Now, we plug this value of *x* into the first equation to get *y*:

\[\begin{array}{l}2x - 3y + 5 = 0\\ \Rightarrow \;\;\;2\left( 2 \right) - 3y + 5 = 0\\ \Rightarrow \;\;\;3y = 9\\ \Rightarrow \;\;\;y = 3\end{array}\]

Thus, the solution is:

\[x = 2,\;y = 3\]

**Example 2: **Solve the following pair of linear equations by elimination:

\[\begin{array}{l}x + 3y + 1 = 0\\7x - 2y + 3 = 0\end{array}\]

**Solution:** We eliminate *x* in this case:

\[\begin{array}{l}\left\{ \begin{array}{l}7 \times \left( {x + 3y + 1 = 0} \right)\\1 \times \left( {7x - 2y + 3 = 0} \right)\end{array} \right.\\ \Rightarrow \;\;\;\left\{ \begin{array}{l}\,\,\,\,\,7x + 21y + 7 = 0\\\,\,\,\,\,7x - 2y + 3 = 0\\\underline { - \,\,\,\,\,\,\,\,\,\,\,\,\,\,\,\,\,\,\,\,\,\,\,\,\,\,\,\,\,\,\,\,\,\,\,\,} \\\,\,\,\,\,\,\,0 + 23y + 4 = 0\end{array} \right.\\ \Rightarrow \;\;\;y = - \frac{4}{{23}}\end{array}\]

Now, we plug this value of *y* into the first equation to get *x*:

\[\begin{align}&x + 3y + 1 = 0\\ &\Rightarrow \;\;\;x + 3\left( {\frac{{ - 4}}{{23}}} \right) + 1 = 0\\ &\Rightarrow \;\;\;x - \frac{{12}}{{23}} + 1 = 0\\ &\Rightarrow \;\;\;x = 1 - \frac{{12}}{{23}} = \frac{{11}}{{23}}\end{align}\]

Thus, the solution is:

\[x = \frac{{11}}{{23}},\;y = - \frac{4}{{23}}\]

**Example 3: **Solve the following pair of linear equations by elimination:

\[\begin{array}{l}x + 4y - 1 = 0\\ - 2x - 8y + 7 = 0\end{array}\]

**Solution:** We have:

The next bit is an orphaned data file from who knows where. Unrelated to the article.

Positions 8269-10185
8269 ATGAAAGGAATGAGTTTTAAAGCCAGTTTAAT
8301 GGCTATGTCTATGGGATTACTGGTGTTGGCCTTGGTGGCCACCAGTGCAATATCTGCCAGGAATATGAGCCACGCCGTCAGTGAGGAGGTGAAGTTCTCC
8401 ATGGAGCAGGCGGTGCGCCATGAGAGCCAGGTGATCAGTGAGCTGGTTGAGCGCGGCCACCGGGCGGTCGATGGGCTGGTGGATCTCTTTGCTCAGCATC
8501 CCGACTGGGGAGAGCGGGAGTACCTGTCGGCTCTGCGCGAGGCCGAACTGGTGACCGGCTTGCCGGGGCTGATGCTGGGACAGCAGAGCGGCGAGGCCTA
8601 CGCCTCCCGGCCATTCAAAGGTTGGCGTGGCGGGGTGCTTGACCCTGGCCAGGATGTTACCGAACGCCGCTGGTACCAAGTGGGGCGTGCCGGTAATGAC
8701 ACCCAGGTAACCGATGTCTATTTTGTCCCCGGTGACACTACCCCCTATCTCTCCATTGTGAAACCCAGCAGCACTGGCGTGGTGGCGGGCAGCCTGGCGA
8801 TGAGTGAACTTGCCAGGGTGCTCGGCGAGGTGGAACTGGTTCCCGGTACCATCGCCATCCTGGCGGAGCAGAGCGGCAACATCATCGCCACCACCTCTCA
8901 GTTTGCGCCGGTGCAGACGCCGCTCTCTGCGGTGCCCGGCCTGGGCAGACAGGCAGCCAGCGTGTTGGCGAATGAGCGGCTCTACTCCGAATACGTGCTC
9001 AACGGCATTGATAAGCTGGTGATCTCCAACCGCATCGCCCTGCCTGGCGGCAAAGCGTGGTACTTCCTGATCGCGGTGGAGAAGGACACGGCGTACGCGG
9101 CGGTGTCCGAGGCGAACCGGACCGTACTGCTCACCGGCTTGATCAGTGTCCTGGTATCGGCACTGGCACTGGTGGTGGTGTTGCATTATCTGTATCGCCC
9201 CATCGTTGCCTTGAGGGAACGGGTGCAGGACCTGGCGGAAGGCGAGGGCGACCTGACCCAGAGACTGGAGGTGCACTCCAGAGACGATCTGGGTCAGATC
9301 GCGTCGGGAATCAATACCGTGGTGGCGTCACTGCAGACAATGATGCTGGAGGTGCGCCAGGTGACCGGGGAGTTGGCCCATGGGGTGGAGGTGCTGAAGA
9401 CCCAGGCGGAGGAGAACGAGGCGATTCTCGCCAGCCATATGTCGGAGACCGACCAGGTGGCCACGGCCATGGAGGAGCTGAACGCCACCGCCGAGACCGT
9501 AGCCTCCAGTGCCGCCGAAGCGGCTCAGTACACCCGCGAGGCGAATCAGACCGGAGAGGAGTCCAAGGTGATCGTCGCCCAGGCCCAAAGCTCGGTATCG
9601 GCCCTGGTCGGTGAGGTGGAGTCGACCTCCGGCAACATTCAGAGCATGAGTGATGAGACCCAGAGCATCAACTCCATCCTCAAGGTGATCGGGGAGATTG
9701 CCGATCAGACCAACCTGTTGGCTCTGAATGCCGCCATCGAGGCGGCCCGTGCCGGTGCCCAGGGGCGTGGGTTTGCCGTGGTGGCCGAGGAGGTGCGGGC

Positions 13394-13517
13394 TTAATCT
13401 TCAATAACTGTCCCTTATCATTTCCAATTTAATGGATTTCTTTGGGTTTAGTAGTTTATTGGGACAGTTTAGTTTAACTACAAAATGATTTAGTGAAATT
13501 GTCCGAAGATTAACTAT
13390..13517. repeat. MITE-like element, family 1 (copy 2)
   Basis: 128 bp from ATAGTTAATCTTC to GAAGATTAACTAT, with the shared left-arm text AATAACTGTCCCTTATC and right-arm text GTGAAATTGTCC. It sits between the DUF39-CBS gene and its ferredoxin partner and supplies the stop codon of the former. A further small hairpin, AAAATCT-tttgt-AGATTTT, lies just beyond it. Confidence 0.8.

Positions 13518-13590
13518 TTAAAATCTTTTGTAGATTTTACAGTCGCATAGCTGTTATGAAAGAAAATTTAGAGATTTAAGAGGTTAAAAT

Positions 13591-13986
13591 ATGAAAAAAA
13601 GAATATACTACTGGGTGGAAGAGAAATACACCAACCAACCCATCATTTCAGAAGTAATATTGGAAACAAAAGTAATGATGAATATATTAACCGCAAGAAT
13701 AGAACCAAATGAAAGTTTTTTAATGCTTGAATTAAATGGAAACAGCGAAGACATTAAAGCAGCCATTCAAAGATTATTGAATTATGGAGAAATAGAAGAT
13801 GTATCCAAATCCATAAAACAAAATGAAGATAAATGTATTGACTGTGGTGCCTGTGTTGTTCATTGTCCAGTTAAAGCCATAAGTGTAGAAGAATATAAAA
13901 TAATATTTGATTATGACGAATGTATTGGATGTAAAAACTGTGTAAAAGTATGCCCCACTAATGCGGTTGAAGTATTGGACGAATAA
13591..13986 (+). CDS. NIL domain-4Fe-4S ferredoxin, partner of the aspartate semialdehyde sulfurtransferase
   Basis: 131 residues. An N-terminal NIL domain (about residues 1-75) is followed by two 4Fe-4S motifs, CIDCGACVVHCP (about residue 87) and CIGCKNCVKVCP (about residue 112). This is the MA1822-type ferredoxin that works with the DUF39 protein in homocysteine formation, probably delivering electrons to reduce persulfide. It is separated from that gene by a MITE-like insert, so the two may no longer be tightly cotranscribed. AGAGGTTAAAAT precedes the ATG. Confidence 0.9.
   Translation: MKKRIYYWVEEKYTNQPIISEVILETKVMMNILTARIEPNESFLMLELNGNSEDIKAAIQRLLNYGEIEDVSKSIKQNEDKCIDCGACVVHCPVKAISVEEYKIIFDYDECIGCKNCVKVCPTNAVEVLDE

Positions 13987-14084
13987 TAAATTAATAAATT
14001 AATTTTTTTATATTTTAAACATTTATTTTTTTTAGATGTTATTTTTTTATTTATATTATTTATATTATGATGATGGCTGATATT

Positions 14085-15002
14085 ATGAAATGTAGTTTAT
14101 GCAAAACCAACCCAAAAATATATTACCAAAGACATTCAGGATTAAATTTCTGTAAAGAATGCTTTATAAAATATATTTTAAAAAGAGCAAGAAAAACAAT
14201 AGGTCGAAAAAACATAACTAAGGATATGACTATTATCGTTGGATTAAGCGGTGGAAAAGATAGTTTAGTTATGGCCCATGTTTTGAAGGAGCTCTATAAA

\[\begin{array}{l}\left\{ \begin{array}{l}2 \times \left( {x + 4y - 1 = 0} \right)\\1 \times \left( { - 2x - 8y + 7 = 0} \right)\end{array} \right.\\ \Rightarrow \;\;\;\left\{ \begin{array}{l}\,\,\,2x + 8y - 2 = 0\\ - 2x - 8y + 7 = 0\\\underline { + \,\,\,\,\,\,\,\,\,\,\,\,\,\,\,\,\,\,\,\,\,\,\,\,\,\,\,\,\,\,\,\,} \\\,\,\,\,\,\,0 + 0\,\,\,\,\, + 5 = 0\end{array} \right.\\ \Rightarrow \;\;\;5 = 0\end{array}\]

This is an impossible equality, which means that the given pair of equations is inconsistent.

## Is there a difference between substitution and elimination method?

**Substitution method:**– solving an equation for a particular variable and then substituting or replacing that equation into the other one to arrive at the solution**Elimination method:**– multiplying an equation by a number, then add the two equations together and arrive at the solution

## Steps to solve a problem using elimination method

- Here are 4 simple steps to solve linear pair equations using elimination method. Take the example of two equations (a) 2x+3y=8 and (b) 3x+2y=7
- Step i- multiply each equation by a number so that the two equations have the same leading coefficient (multiply equation a with 3 and b with 2)
- Step ii- Subtract equation b from a [(6x+9y=24)-(6x+4y=14)=5y=10]
- Step iii- Solve new equation to find y [ y=10/5=2 ]
- Step iv- Substitute y=2 in equation a or b and solve for x [(a) 2x+3(2)=8]
- You should get x=1, y=2 or (1,2)

## How to know when to use substitution or elimination in a problem?

**Elimination method:**– When the equation is in standard form of Ax+By=C or when all variables have a coefficient other than 1**Substitution method:**– When one or both of the equations is already solved for one of the variables or when one of the vriables has a coefficient of 1

## which method is better? Elimination or Substitution?

**Elimination method**– is easier as compared to substitution method because it eliminates one variable from the equation and let's us solve for the remaining unknown variable. This is applicable only when all variables have coefficients. Incase one variable doesn't a coefficient, then**Substitution**would be easier.